“This is my covenant with you and your descendants after you, the covenant you are to keep: Every male among you shall be circumcised. You are to undergo circumcision, and it will be the sign of the covenant between me and you.”—Genesis 17:10–11
At the very foundation of the Jewish and Christian faith is the concept of the covenant, or brit In Hebrew. The Bible teaches us that God chose and initiated a covenantal relationship with us — one that defines events of the past and assures us of promises for the future. This is one of six devotions related to these divine contracts that eternally bind us with God.
Did you know that circumcision was the first commandment given by God to Abraham, the first Jew? In establishing the covenant with Abraham, God, for His part, promised to make Abraham into a “mighty nation.” Abraham not only would be the father of one nation, but a “multitude of nations.” God would give Abraham millions of descendants. (See Genesis 17:1‑6.)
For his part, Abraham was required to follow the terms of the covenant, which included circumcision. So at age 99, Abraham was circumcised, and all males in his household were circumcised as well. It is a sign of the covenant which has become central to Judaism.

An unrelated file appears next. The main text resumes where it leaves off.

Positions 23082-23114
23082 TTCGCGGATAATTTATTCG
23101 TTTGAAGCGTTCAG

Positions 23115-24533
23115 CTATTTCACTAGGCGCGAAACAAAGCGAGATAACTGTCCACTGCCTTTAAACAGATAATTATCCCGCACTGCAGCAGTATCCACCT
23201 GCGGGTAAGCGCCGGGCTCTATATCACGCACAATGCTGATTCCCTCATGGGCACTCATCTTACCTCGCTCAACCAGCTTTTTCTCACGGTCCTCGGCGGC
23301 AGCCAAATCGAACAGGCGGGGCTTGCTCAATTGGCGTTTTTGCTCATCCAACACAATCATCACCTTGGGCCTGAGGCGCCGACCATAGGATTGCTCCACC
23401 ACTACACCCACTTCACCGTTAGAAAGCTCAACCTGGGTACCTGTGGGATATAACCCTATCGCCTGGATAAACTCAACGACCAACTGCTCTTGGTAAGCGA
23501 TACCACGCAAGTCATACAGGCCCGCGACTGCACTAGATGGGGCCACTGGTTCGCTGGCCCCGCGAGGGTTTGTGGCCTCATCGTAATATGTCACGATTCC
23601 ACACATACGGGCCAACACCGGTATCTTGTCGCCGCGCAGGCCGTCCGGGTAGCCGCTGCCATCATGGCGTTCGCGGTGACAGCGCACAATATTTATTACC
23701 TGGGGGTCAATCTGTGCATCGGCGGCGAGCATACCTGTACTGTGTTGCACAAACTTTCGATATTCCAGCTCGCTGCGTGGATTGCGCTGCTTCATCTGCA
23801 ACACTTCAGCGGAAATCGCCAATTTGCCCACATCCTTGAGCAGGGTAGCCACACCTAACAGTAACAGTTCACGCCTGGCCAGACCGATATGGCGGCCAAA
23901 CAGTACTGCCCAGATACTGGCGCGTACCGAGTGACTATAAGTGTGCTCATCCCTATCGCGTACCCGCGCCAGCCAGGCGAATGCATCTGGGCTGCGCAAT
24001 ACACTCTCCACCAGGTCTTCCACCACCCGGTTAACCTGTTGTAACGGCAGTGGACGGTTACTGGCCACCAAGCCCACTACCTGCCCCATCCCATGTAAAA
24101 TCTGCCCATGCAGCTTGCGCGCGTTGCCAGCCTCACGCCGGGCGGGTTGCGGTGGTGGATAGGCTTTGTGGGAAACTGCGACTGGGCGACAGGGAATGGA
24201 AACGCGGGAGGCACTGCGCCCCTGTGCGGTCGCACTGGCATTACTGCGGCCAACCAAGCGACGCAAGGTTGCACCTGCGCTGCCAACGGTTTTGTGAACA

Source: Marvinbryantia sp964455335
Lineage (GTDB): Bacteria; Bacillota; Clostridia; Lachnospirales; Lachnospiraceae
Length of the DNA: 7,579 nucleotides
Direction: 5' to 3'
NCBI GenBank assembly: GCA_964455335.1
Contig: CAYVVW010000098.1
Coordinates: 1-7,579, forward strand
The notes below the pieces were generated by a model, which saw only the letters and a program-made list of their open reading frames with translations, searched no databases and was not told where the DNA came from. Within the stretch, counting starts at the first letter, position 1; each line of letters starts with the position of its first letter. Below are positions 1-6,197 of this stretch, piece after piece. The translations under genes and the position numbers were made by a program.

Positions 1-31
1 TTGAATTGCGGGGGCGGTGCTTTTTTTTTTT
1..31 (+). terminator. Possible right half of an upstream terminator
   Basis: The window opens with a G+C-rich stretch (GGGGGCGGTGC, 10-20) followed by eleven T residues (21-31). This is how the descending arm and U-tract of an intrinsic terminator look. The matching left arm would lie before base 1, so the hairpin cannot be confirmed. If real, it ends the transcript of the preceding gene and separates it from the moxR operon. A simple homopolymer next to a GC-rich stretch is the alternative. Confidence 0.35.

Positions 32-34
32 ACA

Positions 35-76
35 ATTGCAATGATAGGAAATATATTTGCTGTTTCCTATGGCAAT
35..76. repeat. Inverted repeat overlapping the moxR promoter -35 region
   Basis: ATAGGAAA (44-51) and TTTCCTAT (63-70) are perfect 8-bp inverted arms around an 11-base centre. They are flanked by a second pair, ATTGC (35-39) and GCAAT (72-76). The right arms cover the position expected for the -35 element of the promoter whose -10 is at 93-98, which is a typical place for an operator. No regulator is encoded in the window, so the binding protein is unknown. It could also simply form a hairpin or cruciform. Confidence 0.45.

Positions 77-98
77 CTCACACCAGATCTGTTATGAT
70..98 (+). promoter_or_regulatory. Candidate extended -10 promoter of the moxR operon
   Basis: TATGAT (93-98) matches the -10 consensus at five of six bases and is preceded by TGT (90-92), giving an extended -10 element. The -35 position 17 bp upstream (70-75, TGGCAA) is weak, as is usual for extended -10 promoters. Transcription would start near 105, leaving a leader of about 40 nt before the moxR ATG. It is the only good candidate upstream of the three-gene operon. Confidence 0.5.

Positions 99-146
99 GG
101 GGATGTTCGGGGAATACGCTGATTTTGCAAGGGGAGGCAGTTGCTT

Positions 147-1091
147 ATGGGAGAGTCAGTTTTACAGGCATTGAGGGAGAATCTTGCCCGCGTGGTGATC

Circumcision was an act of total obedience. More than anything else, circumcision set God’s people apart from their pagan neighbors. It was the sign of belonging to the covenantal people. And in Abraham’s day, it was essential to developing the pure worship of the one true God.
It’s important to note that the act of circumcision itself does not make a person Jewish. Rather, it gives testimony that, through obedience of the parents, the child is now covenanted with all the children of Israel — past, present, and future — and with God. It is a sign that the Lord who called Abraham, our father, calls us, Abraham’s seed, and bids us to accept the covenant for ourselves and for our children. It is a sign of the partnership between God and Israel.
And so, at brit milah ceremonies, we give God the gift of our sons, and we give our sons the promise and hope of God. As Rabbi Shai Held, a noted lecturer and adult educator, writes, “Circumcisions are still painful to watch. But perhaps that is as it should be. If we succeed in raising our children to love what is good and just, and to pursue what is holy and of ultimate value, then we will undoubtedly see them hurt and disappointed time and again.”
In what ways can we demonstrate our commitment to God’s covenantal relationship with us?
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